We are creating some awesome events for you. Kindly bear with us.

Digital health app for heart failure patients

Photo Credit: Flinders University

Half a million Australian adults and millions of people worldwide living with heart failure will benefit from a new app.

According to a recent press release, Australia’s Flinders University and gaming experts have partnered on a pioneering digital health app that will improve quality of life and longevity.

The Problem

Heart failure is a condition where the heart no longer pumps effectively. It is a leading cause of death affecting 38 million people worldwide.

It has multiple causes including heart attack, high blood pressure, diabetes, alcohol intake, and cancer treatment. There is no cure.

However, people are living longer with the condition and quality of life is heavily reliant on self-management.

Heart failure patients need to take responsibility for their self-care to a large extent. Newly diagnosed patients often leave hospital with a multitude of brochures and reading suggestions.

Unfortunately, literacy is not always high in the community. Moreover, English is not the first language for many people and the use of medical terms can be overwhelming.

Turning to technology to improve lives

Professor Robyn Clark, from the University, and her team turned to technology to overcome these barriers.

They enlisted the expertise of a game and digital content creator company to develop ‘Fluid Watchers’.

This is a mobile device app framed on robust medical research and designed to engage people from all backgrounds and cultures, and influence their behaviour.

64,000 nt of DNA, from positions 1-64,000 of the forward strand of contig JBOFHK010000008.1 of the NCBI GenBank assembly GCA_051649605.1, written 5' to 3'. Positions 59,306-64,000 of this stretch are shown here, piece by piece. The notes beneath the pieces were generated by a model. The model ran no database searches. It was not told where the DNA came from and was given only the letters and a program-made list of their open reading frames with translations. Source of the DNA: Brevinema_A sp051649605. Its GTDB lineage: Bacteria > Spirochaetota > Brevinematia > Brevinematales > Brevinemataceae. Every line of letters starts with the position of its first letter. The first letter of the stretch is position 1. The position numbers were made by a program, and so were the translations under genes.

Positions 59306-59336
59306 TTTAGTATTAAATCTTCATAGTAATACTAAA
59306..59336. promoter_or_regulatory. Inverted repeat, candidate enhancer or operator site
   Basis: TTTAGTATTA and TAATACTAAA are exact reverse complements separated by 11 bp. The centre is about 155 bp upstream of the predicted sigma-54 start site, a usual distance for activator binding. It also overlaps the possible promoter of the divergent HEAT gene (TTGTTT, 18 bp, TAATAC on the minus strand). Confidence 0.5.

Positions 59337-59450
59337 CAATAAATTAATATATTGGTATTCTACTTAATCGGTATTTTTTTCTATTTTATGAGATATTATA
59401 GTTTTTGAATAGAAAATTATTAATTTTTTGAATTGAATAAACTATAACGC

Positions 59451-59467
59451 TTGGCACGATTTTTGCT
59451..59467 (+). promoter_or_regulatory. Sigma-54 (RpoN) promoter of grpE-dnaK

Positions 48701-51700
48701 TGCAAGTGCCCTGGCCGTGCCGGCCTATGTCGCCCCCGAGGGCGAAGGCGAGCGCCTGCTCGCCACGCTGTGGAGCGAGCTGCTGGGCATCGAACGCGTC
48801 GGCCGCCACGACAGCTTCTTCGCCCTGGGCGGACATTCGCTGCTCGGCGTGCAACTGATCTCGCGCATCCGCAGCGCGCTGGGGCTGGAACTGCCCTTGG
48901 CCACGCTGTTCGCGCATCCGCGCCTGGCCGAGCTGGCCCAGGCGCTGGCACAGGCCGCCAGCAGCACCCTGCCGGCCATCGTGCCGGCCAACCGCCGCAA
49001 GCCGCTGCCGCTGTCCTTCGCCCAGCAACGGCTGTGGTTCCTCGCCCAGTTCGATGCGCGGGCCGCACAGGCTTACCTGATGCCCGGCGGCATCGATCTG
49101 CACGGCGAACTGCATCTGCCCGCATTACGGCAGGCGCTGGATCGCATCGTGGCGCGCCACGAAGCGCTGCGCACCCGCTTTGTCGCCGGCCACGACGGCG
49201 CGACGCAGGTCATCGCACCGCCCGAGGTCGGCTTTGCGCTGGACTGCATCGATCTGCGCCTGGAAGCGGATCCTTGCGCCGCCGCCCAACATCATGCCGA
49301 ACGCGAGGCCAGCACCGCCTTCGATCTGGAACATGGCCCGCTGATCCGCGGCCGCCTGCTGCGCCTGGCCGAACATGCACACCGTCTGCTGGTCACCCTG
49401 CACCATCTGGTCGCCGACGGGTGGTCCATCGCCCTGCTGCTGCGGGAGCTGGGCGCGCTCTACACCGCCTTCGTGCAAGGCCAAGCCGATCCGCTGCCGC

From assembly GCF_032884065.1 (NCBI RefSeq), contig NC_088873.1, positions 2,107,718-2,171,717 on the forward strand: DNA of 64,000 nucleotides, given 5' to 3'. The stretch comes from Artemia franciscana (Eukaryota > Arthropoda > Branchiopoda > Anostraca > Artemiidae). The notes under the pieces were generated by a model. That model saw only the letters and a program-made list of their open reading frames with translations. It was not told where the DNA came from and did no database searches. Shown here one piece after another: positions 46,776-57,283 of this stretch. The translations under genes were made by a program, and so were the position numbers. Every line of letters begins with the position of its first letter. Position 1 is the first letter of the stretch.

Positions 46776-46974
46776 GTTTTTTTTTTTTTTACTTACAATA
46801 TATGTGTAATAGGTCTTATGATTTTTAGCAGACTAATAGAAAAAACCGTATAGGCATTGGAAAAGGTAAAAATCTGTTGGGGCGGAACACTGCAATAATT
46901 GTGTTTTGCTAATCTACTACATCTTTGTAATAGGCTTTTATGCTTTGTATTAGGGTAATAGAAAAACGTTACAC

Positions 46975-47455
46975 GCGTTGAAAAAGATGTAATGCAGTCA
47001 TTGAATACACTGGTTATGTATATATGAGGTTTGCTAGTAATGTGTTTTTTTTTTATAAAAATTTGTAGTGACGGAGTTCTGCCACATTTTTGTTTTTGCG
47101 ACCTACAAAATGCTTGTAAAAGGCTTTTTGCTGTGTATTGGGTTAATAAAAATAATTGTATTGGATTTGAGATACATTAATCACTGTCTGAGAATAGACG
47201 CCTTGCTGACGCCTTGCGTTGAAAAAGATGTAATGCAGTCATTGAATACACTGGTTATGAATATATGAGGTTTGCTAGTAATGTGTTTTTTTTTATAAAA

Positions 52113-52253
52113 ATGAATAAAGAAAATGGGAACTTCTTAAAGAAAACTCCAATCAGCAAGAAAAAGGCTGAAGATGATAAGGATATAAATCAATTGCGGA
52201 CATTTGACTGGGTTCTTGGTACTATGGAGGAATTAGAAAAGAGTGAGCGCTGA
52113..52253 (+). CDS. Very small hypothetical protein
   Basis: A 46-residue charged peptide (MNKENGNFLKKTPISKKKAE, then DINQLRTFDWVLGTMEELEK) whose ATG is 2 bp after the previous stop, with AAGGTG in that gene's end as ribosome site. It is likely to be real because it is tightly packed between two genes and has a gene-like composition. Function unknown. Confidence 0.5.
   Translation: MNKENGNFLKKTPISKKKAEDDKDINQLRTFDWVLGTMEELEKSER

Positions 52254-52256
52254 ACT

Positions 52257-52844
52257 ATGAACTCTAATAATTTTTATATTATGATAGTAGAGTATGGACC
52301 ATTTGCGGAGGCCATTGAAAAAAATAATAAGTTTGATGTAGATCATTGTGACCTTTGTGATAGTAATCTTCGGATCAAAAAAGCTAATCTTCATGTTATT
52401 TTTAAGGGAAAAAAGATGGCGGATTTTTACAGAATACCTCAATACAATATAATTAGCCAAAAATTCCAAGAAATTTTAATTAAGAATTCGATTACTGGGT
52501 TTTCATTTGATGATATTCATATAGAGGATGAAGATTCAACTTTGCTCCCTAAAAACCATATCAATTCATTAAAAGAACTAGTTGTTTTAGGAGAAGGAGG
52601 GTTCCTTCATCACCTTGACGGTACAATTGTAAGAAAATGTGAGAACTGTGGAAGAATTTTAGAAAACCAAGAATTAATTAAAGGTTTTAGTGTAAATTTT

According to the company’s Director, the best way for information to stick is to illicit some kind of emotional response from the audience.

Animation and games for entertainment is a skillset that is transferable to so many industries like arts and entertainment, defence, construction, and health.

It is the intersection among art, technology and science where there is real room for innovation and huge opportunities that can have meaningful impact for audiences.

How does it work?

In the Fluid Watchers app, ‘Bob’ or ‘Mary’, which are customisable avatars, guides and quizzes the user as they progress through the app and build their game score.

The digital platform enables ease of translation into multiple languages.

This is different from other health apps because of its foundation in medical theory and the input of patients.

Patients have provided great ideas and feedback, while the gaming experts provided the critical element of fun, which is often missing from medical communications, and have taught so much about engagement.

The name of the app came from the importance of heart failure patients to manage and monitor their fluid levels.

Hopefully, the app will be available to the community in 2020.

The Flinders University Fluid Watchers project was made possible through several grants and a Khon Kaen University scholarship in Thailand.

Send this to a friend